The U.S. will open its borders to vaccinated foreign travelers on Nov. 8, a White House official said, a move that will expand travel options for those who’ve gotten their shots and clamp down on those who haven’t.

By Bloomberg

Texas Governor Greg Abbott scored a quick victory over a school district in the state’s second-biggest city after it tried to implement a vaccine mandate despite his recent executive order banning such rules.

The Texas Supreme Court on Thursday sided with Abbott over the San Antonio Independent School District, which for months has been trying to mandate vaccines to protect students and staff from the deadly coronavirus.

The decision comes days after the outspoken Republican governor barred all government entities and companies in Texas from requiring employees to get inoculated. The court held that keeping the ban on mandates in place would preserve the status quo. It didn’t weigh in on the merits of the fight.

“This decision should serve as a reminder to all Texas school districts that they should be using their limited funds on educating children and equipping teachers, not defending unlawful vaccine mandates,” Texas Attorney General Ken Paxton said in a statement.

The school district said in a statement on Friday that it will continue to fight for the vaccine mandate in a lower appeals court.

“We are extremely proud of our efforts in providing abundant access to this life-saving protocol to all of our employees,” the school district said. “Based on the science, we continue to feel strongly that these vaccines help us keep our staff and students as healthy as possible and in the classroom.”

By The New York Times

Italy set a new bar Friday for major Western democracies seeking to move beyond the pandemic by putting in place a sweeping law that requires the nation’s entire workforce — public and private — to have government-issued health passes.

By The Associated Press

British health officials said Friday that 43,000 people may have been wrongly told they don’t have the coronavirus because of problems at a private laboratory.

The U.K. Health Security Agency said the Immensa Health Clinic Ltd. lab in the central England city of Wolverhampton has been suspended from processing swabs after the false negatives.

Will Welfare, the agency’s public health incident director, said it was working “to determine the laboratory technical issues” behind the inaccurate tests.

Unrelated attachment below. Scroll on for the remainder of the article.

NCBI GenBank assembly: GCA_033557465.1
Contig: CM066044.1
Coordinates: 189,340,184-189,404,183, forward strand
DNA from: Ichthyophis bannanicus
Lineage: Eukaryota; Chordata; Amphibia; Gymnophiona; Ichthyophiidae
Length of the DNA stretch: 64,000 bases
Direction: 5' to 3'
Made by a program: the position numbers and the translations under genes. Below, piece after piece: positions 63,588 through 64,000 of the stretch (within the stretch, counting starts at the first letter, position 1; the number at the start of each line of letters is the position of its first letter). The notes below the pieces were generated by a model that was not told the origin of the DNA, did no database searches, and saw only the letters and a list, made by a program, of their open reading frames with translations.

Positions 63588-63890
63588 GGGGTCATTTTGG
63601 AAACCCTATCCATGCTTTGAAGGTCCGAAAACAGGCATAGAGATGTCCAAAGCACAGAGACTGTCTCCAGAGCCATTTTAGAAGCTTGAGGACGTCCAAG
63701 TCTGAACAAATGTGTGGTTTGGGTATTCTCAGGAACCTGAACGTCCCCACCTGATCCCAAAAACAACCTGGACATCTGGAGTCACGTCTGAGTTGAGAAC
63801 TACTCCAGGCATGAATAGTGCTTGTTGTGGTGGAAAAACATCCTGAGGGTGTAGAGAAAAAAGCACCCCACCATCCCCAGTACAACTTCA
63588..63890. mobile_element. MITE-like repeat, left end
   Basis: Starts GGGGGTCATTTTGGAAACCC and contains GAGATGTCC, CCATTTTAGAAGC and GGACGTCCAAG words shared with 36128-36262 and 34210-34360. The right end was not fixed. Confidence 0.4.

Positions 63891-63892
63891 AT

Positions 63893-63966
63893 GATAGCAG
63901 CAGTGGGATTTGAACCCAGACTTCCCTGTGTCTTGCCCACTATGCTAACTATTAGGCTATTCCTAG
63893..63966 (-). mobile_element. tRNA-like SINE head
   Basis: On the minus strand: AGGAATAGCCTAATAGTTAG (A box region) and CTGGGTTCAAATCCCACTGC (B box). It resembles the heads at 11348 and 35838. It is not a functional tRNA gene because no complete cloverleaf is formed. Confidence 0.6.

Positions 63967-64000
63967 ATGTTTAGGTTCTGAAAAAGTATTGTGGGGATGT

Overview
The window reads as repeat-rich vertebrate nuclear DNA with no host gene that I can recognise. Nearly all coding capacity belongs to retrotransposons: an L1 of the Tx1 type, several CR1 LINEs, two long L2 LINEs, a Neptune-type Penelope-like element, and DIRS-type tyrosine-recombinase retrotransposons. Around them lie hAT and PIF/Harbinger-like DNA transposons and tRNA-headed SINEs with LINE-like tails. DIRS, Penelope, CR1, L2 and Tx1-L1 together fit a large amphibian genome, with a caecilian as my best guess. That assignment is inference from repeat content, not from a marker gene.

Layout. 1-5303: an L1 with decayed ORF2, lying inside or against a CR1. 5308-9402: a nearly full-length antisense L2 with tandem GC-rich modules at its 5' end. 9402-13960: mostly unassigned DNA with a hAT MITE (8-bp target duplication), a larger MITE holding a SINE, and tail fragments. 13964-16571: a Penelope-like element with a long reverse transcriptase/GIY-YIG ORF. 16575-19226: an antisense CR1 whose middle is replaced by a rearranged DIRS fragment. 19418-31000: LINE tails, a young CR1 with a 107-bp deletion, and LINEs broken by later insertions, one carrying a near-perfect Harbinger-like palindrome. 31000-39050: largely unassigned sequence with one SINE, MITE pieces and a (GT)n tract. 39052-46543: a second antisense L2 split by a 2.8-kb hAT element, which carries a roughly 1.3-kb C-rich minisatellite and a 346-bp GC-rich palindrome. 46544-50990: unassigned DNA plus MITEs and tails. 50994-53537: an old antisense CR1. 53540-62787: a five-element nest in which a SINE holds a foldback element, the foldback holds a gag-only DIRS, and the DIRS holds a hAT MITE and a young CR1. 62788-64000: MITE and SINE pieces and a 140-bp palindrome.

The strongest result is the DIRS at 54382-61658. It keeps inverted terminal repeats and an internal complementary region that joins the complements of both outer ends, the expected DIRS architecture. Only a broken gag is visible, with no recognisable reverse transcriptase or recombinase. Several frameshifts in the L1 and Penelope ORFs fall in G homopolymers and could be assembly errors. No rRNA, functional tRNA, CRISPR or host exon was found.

The issue was uncovered after some people who were positive for COVID-19 when they took rapid tests went on to show up as negative on more accurate PCR tests.

The health agency said that “around 400,000 samples have been processed through the lab, the vast majority of which will have been negative results, but an estimated 43,000 people may have been given incorrect negative PCR test results,” mostly in southwest England. The incorrect results were given between Sept. 8 and Oct. 12.

The agency said it was “an isolated incident attributed to one laboratory” and people affected would be contacted and advised to get another test.

By The Associated Press

COVID-19 tests in France are no longer free for unvaccinated adults unless they are prescribed by a doctor.

While tests remain free for vaccinated adults and all children under 18, adults who have not gotten their shots will have to pay 22-45 euros ($25-$52) to get tested as of Friday.

The government introduced the change as a complement to the COVID-19 passes that have been required in France since the summer. To get a pass, people need to show proof of vaccination, a recent negative test or recent recovery from the virus.

The passes are required to visit tourist sites, for hospital visits and on domestic train trips and flights. The pass requirement, announced in July, helped boost France’s vaccination rate.

Over 49 million people, or about 74% of the population, are fully vaccinated against the coronavirus in France. Everyone age 12 and older are eligible for shots.

By The Associated Press

India reopened to fully vaccinated foreign tourists traveling on chartered flights on Friday in the latest easing of its coronavirus restrictions as infection numbers decline.

Foreign tourists on regular flights will be able to enter India starting Nov. 15.

It is the first time India has allowed foreign tourists to enter the country since March 2020 when it imposed its first nationwide coronavirus lockdown.

It is unclear whether arriving tourists will have to quarantine but they must be fully vaccinated and test negative for the virus within 72 hours of their flight.

The decision, announced earlier this month by India’s home ministry, comes as the country’s daily infections have dropped below 20,000 from a peak of 400,000 in May and more people have been vaccinated.

By Bloomberg

The Democratic Republic of Congo, a nation of 100 million people, is stepping up its coronavirus inoculation campaign amid concern that populations that aren’t immunized could spawn mutations that evade vaccines and spread more rapidly.

Congo has vaccinated the lowest proportion of its population out of more than 200 countries and regions tracked by Bloomberg, with just 140,000 shots administered as of Oct. 8. The World Health Organization attributed the slow take-up to hesitancy, which was fueled by the government’s initial rejection of the AstraZeneca Plc inoculation in July, and apathy by its politicians in advocating for vaccines.

While the government has increased vaccine imports and senior politicians are now advocating their use, there’s still a mountain to climb. Congo is the size of Western Europe with poor infrastructure, making any inoculation campaign logistically difficult and expensive. And despite its vast mineral riches, the country is deeply impoverished and reliant on foreign aid to fund a large part of its health-care spending.